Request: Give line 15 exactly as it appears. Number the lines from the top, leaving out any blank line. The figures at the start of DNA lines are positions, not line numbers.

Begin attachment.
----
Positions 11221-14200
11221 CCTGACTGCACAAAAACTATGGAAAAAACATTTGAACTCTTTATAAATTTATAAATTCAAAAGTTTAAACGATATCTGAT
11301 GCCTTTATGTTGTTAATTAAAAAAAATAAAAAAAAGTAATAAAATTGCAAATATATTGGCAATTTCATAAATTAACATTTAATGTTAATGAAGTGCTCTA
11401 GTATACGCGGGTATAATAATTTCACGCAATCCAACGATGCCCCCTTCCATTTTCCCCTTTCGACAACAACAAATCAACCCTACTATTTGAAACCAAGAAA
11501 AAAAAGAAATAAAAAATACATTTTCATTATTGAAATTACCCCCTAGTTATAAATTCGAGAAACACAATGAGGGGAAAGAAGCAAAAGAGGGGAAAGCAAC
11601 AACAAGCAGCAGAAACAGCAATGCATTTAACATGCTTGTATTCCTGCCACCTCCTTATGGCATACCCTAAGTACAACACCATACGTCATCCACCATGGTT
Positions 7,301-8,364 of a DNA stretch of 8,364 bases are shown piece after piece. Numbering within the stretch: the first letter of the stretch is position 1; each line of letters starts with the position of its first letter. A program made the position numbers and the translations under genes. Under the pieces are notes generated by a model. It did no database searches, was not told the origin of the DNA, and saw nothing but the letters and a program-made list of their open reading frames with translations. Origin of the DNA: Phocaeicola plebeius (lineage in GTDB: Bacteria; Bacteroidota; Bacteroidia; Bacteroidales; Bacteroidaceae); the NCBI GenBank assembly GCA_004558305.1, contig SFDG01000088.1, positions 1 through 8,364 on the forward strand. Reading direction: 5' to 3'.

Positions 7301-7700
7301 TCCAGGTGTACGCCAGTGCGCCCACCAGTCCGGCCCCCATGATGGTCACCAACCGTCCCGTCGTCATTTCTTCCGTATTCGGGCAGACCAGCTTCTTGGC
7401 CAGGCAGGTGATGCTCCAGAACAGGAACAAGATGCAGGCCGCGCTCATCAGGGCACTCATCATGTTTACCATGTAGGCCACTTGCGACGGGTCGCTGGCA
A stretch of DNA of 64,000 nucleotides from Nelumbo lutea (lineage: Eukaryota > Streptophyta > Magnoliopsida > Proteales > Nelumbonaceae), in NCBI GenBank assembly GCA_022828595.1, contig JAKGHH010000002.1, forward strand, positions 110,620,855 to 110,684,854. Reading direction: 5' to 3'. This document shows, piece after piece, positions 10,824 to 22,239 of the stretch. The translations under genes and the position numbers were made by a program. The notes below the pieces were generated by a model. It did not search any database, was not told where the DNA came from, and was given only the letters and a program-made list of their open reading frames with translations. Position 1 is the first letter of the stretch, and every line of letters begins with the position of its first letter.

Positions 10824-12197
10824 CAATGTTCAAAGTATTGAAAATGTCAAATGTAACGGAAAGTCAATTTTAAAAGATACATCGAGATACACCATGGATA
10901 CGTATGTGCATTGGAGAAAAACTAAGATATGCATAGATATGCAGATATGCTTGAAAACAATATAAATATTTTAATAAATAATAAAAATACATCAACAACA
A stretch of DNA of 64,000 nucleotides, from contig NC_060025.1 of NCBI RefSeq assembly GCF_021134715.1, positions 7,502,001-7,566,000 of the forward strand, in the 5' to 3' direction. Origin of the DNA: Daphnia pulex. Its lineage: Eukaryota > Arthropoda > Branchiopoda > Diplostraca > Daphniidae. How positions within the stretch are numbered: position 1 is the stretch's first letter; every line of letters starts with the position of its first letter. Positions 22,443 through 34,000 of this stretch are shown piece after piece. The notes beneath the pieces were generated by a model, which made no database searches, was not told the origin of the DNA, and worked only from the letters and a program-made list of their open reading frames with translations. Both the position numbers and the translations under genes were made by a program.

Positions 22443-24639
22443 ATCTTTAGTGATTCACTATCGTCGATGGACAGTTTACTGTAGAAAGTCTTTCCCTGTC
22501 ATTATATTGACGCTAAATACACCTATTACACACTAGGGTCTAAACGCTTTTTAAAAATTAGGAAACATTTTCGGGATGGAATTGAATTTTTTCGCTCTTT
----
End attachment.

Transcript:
A stretch of DNA of 64,000 nucleotides, from contig NC_060025.1 of NCBI RefSeq assembly GCF_021134715.1, positions 7,502,001-7,566,000 of the forward strand, in the 5' to 3' direction. Origin of the DNA: Daphnia pulex. Its lineage: Eukaryota > Arthropoda > Branchiopoda > Diplostraca > Daphniidae. How positions within the stretch are numbered: position 1 is the stretch's first letter; every line of letters starts with the position of its first letter. Positions 22,443 through 34,000 of this stretch are shown piece after piece. The notes beneath the pieces were generated by a model, which made no database searches, was not told the origin of the DNA, and worked only from the letters and a program-made list of their open reading frames with translations. Both the position numbers and the translations under genes were made by a program.